Giada De Laurentiis' Tip For Draining Pasta Without Losing Any Water

You've probably heard time and again that you should save your pasta water when cooking. It may not look particularly appetizing, but the starchy water, also known as liquid gold, can work wonders when added to pasta sauce, helping to create a velvety texture and rich creaminess to the sauce that clings perfectly to every strand. But, if you often find yourself draining the pasta in a colander, and watching the precious cloudy water draining way before you remembered to save a cup, Giada De Laurentiis has a tip to help.

Unsurprisingly, Italian-born De Laurentiis has many go-to tips for cooking pasta, and the way she chooses to strain her cooked pasta ensures that the water always stays safe. She uses a spider, or strainer, to remove the pasta from the water and then transfers it to a skillet or bowl. This means that all of the starchy liquid stays in the pan.

The beauty of De Laurentiis' method is that it saves the full volume of the water you've used to cook the pasta. So, whether you only need a few tablespoons, a ladle, or a couple of cups of the stuff, there's plenty to go around, and you can adjust the quantities as needed.

Giada uses a pasta spider to save the water

When her pasta is cooked perfectly al dente, Giada De Laurentiis scoops it out with a spider. It's a simple technique, but it means that the water the pasta has cooked in remains in the pan, rather than being tipped away. And, if your sauce is already heated through in a skillet on the stove, which is by far the best method to do so, in order for the hot pasta and hot sauce to come together properly, it means you can add the strained noodles directly to the sauce using the spider once again.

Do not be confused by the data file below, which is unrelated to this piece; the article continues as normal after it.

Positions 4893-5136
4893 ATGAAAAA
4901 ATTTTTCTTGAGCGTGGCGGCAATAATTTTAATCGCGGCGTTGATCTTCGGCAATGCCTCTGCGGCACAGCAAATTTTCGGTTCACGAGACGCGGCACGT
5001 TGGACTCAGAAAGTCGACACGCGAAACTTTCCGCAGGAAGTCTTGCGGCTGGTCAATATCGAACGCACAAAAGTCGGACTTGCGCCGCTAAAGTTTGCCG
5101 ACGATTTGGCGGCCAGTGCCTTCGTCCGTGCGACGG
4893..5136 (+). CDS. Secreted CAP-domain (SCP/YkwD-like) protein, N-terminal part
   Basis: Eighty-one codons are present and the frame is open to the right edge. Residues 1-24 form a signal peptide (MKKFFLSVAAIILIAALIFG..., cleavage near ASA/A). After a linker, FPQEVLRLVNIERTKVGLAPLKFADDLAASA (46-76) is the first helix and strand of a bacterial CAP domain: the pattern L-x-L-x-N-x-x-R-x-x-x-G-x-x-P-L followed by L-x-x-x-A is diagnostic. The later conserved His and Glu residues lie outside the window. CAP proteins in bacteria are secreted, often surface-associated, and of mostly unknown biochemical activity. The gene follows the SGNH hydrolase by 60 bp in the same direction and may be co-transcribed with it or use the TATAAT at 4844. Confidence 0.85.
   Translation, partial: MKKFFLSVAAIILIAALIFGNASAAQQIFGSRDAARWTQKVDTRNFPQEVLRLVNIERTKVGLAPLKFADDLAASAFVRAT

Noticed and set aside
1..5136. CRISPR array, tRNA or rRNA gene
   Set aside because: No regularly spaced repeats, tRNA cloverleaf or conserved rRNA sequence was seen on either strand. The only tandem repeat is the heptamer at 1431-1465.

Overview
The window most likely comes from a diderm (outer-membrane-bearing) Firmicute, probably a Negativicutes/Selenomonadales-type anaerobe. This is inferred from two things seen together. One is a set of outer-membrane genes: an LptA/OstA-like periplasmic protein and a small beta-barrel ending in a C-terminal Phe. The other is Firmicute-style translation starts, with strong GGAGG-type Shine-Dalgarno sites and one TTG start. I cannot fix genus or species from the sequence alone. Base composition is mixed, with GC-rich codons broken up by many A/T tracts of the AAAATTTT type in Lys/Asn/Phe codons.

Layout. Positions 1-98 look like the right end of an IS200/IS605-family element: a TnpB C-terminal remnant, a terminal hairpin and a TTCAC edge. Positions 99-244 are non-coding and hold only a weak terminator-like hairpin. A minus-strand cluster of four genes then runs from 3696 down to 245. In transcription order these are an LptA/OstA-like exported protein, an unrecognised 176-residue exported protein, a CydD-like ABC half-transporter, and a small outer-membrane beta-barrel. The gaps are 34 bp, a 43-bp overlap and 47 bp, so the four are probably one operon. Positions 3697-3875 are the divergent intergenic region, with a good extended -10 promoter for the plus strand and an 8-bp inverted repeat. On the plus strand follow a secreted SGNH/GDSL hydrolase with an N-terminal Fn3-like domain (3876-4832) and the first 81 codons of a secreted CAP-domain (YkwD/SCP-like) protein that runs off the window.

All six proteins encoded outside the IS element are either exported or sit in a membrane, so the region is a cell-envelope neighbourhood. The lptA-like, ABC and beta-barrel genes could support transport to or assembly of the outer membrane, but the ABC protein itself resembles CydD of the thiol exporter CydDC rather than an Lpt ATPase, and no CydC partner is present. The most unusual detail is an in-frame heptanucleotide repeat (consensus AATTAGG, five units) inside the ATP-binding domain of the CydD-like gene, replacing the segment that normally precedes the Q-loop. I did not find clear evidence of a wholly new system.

De Laurentiis advises home cooks never to rinse the pasta once cooked, since that removes the precious starches. Rather, add the noodles straight to the sauce and toss to combine. Then, add a little of the pasta water, so that the magic can happen. Well okay, not so much magic as emulsification. The starch in the cloudy pasta water helps to improve the consistency of sauces, so they feel smoother and more velvety. But, it also emulsifies it with fats such as cream, butter, oil, or cheese, so that the sauce clings better to the strands.

As for how much of the water to use, it will depend on the pasta and the sauce in question; around two cups of water for each pound of pasta is a standard guideline. But another good rule is to start by adding a cup and see if that's enough to create a silky, emulsified sauce; add more if not. 

Other ways to drain pasta without losing the liquid gold

If you don't have a pasta spider, which works best to remove shorter shapes of pasta such as penne, fusilli, or orecchiette, there are other ways you can drain the noodles to ensure that you don't lose any of the liquid gold water. Try using a set of tongs to remove longer pasta shapes such as spaghetti, fettuccine, or pappardelle. A spoon-shaped claw also works well for long pasta. Or go for a pasta fork, which can be used with any size or shape of noodle.

If you prefer using a colander, then just remember to scoop out and save a cup or two of the pasta water before you fully drain it. You could always place a bowl beneath the colander to catch the water. Or if you have one, use a pot with a pasta strainer insert so the water is automatically saved, making it even easier.

If it's too late, and you need to know what to do when you accidentally dump out your pasta water, then don't panic. You can actually make your own approximation of it in a pinch by mixing cold water with semolina flour. But, if you follow Giada De Laurentiis' advice and remove the pasta from the water rather than draining it, this will never be an issue; you'll have a good supply of liquid gold every time.